Illinois is a vast midwestern state of rolling hills and valleys, glacial plains, sprawling farmlands and a giant metropolis at the heart of it all. The long-time home of Abraham Lincoln, Illinois boasts over 1,000 historic sites, 500,000 acres of state parks and 4,300 miles of shoreline. A trip here is a no-brainer; the only difficult decision is choosing what to do first.
The third-largest city in the United States, Chicago is a massive metropolis that offers countless museums, galleries and iconic sights. The birthplace of the skyscraper is home to everything from jazz, blues and comedy clubs, to Frank Lloyd Wright’s modern architecture, shopping along the Magnificent Mile and famous stick-to-your-ribs deep-dish pizza. Springfield is not only Illinois’ capital and center of political movement in the state, but the center of the Land of Lincoln. Attractions such as the original home of the former president (and now historic site), Abraham Lincoln Presidential Library & Museum, and the Lincoln Tomb are open to the public and allow visitors from around the world to catch a glimpse of the life and career ofone of the nation’s most-beloved presidents.
From the Lewis and Clark Trail in the sprawling plains, to the Shawnee National Forest and Midewin National Tallgrass Prairie, Illinois is a vast state of great natural beauty. The cuisine of the region is inspired by these natural surroundings, as well as by the state’s many diverse cultures. Chicago features deep-dish pizza from Gino’s East, dry-aged steaks from Gene & Georgetti and Italian beef sandwiches from Al’s Beef, while the regions of Glen Ellyn and Peoria feature restaurants serving prairie-inspired game such as venison and wild turkey, and towns like Long Grove and Aledo have annual strawberry and rhubarb festivals.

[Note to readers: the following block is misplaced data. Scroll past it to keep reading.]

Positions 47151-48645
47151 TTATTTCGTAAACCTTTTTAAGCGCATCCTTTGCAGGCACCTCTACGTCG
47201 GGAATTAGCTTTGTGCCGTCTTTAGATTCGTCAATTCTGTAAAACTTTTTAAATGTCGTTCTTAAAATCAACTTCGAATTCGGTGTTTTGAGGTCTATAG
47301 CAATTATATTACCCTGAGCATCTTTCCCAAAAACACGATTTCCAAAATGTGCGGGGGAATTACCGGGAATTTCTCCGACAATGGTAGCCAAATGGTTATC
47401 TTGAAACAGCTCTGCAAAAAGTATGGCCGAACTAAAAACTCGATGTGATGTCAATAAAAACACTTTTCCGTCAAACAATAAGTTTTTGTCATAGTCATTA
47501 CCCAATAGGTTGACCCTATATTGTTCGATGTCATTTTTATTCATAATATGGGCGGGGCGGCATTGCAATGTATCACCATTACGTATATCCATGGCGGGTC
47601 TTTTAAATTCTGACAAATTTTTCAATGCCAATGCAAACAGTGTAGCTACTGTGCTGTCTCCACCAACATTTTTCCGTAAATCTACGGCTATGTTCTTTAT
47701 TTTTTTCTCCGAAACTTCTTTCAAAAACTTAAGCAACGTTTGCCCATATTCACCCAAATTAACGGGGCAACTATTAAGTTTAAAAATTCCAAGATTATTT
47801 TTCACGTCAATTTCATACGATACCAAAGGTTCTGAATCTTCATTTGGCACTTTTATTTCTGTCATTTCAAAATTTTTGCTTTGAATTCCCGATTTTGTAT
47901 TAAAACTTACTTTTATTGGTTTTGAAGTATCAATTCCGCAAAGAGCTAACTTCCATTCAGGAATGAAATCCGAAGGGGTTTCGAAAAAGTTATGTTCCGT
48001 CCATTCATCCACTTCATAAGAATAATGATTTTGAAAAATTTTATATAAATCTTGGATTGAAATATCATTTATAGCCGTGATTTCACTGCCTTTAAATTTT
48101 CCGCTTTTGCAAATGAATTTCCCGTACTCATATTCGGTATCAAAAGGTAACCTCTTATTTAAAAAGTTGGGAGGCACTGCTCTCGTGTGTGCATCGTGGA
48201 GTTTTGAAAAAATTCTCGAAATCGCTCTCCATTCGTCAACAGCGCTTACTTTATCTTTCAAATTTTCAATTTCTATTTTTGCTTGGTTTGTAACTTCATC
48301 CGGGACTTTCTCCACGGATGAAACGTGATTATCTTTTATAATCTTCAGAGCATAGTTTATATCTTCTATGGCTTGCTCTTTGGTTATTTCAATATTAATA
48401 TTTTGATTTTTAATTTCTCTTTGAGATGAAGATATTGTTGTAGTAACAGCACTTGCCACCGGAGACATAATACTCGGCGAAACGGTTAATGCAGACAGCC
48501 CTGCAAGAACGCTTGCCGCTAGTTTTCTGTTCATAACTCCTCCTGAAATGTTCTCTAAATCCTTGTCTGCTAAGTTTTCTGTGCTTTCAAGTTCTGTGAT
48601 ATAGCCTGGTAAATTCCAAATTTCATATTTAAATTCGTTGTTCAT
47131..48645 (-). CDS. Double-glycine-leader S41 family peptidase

The two main regional airports in Illinois are both in Chicago. O’Hare and Midway International serve a large area of the region in both domestic and foreign air travel. There are smaller domestic airports located in Springfield, Rockford, Peoria and Bloomington. Except for Chicago, a car is the easiest and most efficient way to get around the state. Train travel is also popular, as both Amtrak and Metra train lines run through several parts of the state, including Chicago and its surrounding suburbs.
Illinois is characterized by having a mid-continental climate, with warm summers and long, cold winters. Though weather can vary greatly in different parts of the state, July tends to be the warmest month of the year, with average temperatures of 85° F (29.4° C) in Chicago, while having a high of 80° F (26° C) in the northern city of Rockford. Winters can be harsh in most parts of the state, with January being the coldest month, with an average low temperature of 16° F (-8.8° C) in Chicago. Whipping winds and heavy snowfall can make the area seem arctic in the winter months, and it is suggested that the best times to visit are from spring through early autumn.